Putting Up the Christmas Tree
Since I was a little girl, the 8th of December has always been the day when I knew Christmas was just around the corner. You might be wondering what is so special about this date. What does it have to do with Christmas? Well, it has everything to do with Christmas! In Argentina, the 8th of December is a national holiday called the Feast of the Immaculate Conception. It is also the official date when we put up the Christmas tree (or, as we call it, "el arbolito de navidad"). Having a day off to decorate for Christmas is as amazing and as magical as it sounds. But this date wasn't chosen at random. The story of why we do it on the 8th is so rich and full of myths and wonders that I have to share it with you.
According to legend, the actual tradition of putting up a Christmas tree in Argentina started in 1807, when an Irish immigrant decorated a pine tree on December 8 in a public park following the customs of his country. The Irish can trace this custom back to 1200 BC, when the Celtics would decorate a tree that represented the Yggdrasil (a mythical tree that holds up the universe) to honor Frey, the god of the sun and fertility. Another possible reason why we put up Christmas trees is attributed to Martin Luther. One day, while strolling through the forest, he was struck by the beauty of the lights reflected by the stars on the trees and decided to take a tree branch home.
In my family, putting up the Christmas tree has always been a time for us to come together and have fun. We like to mix it up every once in a while and make what we call "arbolitos raros" (weird trees). These Christmas trees are not real trees at all. Instead, we make them! In the pictures below, you can see how we made a tree out of a wooden staircase and some pieces of wood. This year's tree is made out of rusty wires. We added in some homemade decorations to keep up with the style.
Another fun fact about Christmas celebrations here in Argentina is that we open presents at midnight on Christmas Eve. So, on the 24th, we make a huge family dinner that involves lots of delicious foods like "pan dulce," a white bread filled with nuts and dried fruits, and "vitel toné" or, in Italian, "vitello tonnato," which is a cold meat dish with a mayonnaise and tuna sauce. This is always a Christmas favorite!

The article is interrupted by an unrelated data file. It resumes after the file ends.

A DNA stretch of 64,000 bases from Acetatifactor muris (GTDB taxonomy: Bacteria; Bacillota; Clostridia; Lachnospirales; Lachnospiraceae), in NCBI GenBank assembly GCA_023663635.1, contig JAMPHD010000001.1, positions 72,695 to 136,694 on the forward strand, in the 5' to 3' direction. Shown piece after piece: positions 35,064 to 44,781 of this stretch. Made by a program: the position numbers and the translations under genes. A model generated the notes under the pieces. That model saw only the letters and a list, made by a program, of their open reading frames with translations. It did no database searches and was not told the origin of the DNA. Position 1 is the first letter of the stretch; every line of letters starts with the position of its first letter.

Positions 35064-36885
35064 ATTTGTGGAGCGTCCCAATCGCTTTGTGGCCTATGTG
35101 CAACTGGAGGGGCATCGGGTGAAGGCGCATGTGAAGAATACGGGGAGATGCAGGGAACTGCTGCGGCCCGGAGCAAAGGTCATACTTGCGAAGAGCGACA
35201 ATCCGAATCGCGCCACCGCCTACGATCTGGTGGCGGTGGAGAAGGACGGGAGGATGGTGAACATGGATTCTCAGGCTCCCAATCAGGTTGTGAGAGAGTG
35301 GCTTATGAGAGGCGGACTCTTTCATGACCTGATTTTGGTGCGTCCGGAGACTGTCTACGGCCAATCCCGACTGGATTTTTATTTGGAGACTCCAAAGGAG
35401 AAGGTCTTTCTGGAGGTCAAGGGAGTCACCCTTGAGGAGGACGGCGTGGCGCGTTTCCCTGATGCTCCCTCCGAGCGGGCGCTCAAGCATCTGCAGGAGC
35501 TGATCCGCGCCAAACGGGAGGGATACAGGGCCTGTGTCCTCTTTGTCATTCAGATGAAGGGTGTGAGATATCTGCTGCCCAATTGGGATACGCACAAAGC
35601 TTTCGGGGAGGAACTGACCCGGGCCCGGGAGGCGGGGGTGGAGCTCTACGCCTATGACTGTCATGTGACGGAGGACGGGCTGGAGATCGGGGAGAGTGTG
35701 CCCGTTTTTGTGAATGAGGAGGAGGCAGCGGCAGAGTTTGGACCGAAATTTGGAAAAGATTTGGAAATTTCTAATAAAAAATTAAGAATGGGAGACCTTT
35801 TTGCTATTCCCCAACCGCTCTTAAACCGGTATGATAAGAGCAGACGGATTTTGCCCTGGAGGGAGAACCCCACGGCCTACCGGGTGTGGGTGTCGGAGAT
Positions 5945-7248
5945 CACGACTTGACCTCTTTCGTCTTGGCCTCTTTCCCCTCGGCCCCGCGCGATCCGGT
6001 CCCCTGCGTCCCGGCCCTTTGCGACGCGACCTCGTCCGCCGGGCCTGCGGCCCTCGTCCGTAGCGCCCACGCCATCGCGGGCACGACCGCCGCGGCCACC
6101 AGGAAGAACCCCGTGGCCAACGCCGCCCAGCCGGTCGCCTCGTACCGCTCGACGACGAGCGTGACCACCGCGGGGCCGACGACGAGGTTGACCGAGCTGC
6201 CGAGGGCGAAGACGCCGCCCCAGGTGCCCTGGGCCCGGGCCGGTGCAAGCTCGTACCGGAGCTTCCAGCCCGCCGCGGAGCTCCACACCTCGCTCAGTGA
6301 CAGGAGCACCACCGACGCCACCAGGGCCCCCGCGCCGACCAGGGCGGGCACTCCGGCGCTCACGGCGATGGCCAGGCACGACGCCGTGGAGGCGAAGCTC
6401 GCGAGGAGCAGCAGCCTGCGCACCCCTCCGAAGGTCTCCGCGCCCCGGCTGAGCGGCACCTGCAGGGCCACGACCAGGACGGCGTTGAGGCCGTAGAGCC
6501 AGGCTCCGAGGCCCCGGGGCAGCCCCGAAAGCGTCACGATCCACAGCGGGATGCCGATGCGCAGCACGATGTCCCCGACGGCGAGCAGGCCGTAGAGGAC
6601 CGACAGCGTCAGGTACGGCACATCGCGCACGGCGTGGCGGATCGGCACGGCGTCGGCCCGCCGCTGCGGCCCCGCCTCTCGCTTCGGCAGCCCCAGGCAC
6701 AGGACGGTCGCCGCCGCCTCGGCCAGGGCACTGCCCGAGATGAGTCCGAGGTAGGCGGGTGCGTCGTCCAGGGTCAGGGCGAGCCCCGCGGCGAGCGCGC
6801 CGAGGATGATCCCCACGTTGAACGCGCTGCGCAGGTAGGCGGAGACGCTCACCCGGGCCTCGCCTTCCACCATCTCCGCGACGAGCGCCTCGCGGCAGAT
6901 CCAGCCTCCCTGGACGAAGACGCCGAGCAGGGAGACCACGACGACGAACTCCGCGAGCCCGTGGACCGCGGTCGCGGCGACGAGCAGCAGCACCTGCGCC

But it is when the clock strikes midnight that the real magic begins. The first magical moment is the Christmas toast, marked by the sound of champagne glasses clinking together. This is the perfect time to hug your family members and tell them how much you love them. The second magical moment occurs when we go outside to watch the fireworks that cover the skies with color and lights. And the last one is the moment that as a kid you fought to stay awake for (which let me tell you wasn't an easy task)—the opening of the Christmas presents! They suddenly and magically appear under the Christmas tree! When did that happen? How did I miss Santa? What a treat that was, and still is, watching all your family happily opening presents between laughs and screams of joy (especially from the little ones). This is the best feeling in the world.
Taking Down the Christmas Tree
Now, you might be thinking that if we have a day to put up the Christmas tree, we might also have a day to take it down. And that is exactly correct! We put away the Christmas tree and all the decorations the day after January 6, which is "El Día de los Reyes Magos" (Epiphany or Three Kings' Day). I won't go into too much detail about what this holiday entails, but you must know it involves kings, camels, shoes, grass, water, and more presents!
Lula (Motion Designer, ESL Library)
- put up: to build or set up
- attributed to: named or credited as the source
- rusty: covered in a reddish-brown coating (iron) due to air/moisture
- toast: to celebrate with words and a drink
- take down: to remove something that was previously on display
- put away: to put in a storage area for use at another time
Leave a Comment
What about you? Do you have any traditions for putting up the Christmas tree? How do you decorate it? When do you take it down and put it away? Have you ever made an unconventional Christmas tree?
How do you celebrate Christmas Eve? Do you enjoy any traditional Christmas food? Please tell us where you are from and share your holiday traditions with us!